Brett David Lindenbach PhD
Associate Professor of Microbial Pathogenesis
Cell Biology; Enveloped Viruses; Hepatitis; Hepatitis C Virus; Molecular Biology; Positive-strand RNA Viruses; RNA; Virology; Virus
Hepatitis C virus (HCV) is an enveloped, positive-strand RNA virus that chronically infects over 170 million people, causing progressive liver disease that can lead to cirrhosis and hepatocellular carcinoma. We have contributed to the development of a system for growing infectious HCV in cell-culture starting from cloned cDNA, allowing us to fully dissect this pathogen at the level of genetics and biochemistry. We find that HCV infectivity correlates with virions exhibiting a low buoyant density, suggesting that infectivity depends on interaction with low-density serum components.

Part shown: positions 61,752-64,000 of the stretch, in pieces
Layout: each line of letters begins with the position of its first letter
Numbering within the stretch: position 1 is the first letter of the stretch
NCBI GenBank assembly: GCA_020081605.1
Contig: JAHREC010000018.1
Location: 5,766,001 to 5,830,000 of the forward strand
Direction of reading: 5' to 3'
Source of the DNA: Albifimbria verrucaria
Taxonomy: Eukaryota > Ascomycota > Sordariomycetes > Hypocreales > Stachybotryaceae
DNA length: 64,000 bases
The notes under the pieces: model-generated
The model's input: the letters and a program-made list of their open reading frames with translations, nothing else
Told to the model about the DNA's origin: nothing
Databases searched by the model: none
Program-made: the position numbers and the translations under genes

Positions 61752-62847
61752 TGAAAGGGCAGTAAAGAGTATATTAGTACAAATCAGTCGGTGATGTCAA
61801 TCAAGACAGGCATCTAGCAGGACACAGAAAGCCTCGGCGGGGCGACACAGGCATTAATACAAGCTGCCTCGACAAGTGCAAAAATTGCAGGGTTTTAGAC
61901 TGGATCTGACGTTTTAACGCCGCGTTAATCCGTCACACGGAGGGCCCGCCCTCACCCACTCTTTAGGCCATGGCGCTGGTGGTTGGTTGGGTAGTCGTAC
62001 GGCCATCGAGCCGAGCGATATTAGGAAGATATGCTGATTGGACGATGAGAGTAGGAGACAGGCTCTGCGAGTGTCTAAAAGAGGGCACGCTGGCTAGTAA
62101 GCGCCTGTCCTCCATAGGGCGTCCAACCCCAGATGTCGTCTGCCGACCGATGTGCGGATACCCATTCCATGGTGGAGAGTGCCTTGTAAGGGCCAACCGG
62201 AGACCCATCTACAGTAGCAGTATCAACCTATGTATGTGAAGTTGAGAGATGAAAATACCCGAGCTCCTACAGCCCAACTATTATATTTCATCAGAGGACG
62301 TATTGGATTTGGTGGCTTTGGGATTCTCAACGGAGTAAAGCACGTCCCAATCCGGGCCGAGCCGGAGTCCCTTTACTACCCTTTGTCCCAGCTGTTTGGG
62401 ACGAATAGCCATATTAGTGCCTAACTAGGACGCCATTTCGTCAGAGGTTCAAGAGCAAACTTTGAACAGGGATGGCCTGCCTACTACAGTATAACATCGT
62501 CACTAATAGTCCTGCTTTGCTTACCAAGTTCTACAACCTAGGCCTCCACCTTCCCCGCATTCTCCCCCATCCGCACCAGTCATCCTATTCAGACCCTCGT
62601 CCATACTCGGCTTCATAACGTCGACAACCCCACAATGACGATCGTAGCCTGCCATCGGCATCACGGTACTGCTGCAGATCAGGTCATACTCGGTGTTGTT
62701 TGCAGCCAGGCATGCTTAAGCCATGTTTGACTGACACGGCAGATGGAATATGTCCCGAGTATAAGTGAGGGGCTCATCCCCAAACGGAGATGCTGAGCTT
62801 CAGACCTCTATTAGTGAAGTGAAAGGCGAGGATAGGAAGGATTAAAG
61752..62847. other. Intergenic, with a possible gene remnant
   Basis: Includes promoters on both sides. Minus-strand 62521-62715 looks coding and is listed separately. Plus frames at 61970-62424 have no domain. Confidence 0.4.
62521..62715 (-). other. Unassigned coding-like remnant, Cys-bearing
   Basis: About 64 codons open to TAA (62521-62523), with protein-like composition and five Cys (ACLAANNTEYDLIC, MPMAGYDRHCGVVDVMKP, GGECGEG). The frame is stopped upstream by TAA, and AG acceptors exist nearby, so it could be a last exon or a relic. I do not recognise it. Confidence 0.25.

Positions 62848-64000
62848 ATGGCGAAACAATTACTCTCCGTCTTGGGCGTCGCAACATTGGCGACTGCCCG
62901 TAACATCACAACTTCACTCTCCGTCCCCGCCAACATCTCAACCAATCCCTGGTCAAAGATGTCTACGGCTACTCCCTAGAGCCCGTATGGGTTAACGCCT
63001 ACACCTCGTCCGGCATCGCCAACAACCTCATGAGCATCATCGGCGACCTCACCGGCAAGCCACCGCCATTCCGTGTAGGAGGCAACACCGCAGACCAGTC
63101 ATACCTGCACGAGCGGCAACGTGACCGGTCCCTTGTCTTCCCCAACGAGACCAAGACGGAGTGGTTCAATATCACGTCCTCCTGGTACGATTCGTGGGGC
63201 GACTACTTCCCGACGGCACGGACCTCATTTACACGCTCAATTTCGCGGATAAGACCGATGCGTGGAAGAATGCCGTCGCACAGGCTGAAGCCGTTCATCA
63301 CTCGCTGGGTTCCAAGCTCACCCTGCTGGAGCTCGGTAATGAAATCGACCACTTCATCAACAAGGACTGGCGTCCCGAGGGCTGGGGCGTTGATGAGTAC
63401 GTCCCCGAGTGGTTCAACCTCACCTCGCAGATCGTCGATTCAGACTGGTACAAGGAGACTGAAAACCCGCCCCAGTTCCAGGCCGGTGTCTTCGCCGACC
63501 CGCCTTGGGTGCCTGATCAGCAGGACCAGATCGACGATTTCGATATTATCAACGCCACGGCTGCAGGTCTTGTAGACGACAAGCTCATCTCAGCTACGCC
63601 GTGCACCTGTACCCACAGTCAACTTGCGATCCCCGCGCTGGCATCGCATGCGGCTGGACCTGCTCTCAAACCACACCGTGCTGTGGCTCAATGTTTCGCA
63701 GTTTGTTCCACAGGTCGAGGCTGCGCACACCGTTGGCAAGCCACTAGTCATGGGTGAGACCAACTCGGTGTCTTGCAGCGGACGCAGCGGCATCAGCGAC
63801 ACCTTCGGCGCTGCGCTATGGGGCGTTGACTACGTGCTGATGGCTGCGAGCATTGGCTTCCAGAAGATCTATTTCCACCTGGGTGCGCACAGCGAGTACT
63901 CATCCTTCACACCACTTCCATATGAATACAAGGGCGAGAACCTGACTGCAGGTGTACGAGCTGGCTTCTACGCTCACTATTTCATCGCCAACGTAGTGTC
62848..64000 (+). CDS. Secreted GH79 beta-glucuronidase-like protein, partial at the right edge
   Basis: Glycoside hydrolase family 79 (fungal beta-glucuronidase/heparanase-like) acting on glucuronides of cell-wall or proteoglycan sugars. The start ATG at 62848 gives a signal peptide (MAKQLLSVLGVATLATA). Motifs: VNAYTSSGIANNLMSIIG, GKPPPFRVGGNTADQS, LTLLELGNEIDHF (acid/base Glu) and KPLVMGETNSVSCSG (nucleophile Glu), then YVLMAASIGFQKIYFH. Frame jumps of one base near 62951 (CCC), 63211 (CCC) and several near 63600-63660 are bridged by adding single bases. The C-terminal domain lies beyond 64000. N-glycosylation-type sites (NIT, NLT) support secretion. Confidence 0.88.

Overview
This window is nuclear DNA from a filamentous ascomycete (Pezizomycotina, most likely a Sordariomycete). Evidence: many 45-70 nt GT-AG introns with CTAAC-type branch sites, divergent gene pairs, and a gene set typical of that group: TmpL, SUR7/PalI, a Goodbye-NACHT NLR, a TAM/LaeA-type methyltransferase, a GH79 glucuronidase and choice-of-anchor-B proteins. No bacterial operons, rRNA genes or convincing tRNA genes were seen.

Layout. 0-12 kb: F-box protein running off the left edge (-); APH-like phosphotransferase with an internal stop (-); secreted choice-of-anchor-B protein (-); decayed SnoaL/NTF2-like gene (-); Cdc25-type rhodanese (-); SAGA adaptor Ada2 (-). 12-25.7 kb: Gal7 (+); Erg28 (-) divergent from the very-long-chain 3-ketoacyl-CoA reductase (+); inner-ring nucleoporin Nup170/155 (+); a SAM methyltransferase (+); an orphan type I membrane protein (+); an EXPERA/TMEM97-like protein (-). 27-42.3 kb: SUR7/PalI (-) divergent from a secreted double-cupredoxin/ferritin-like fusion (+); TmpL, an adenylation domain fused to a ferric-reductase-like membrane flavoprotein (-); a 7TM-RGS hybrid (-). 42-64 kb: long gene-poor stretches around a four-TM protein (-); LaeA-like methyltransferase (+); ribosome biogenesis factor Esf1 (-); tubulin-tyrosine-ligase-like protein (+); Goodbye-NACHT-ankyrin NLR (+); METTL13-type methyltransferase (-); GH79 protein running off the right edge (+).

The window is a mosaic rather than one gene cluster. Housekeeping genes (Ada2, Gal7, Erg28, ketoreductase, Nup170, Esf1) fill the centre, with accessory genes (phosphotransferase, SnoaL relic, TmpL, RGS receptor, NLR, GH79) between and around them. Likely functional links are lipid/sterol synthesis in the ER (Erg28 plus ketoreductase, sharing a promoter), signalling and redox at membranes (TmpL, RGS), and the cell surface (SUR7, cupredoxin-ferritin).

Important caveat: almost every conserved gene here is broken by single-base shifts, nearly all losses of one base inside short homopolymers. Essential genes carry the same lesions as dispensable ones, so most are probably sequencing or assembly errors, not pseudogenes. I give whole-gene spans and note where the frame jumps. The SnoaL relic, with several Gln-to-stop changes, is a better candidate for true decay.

To understand further the molecular composition of infectious HCV particles, we are scaling up and purifying virions for proteomic and imaging analysis. These observations also suggest unique properties at the interface between HCV and its hepatocyte host. We therefore study the processes of HCV entry, RNA replication, and virion assembly at the level of cell biology. To aid in this analysis we are developing viruses with useful chemical and fluorescent tags. Other positive-strand RNA viruses of experimental interest include yellow fever virus, a relative of dengue and West Nile virus in the same family as HCV, as well as Flock House virus, a small insect virus that can replicate in yeast.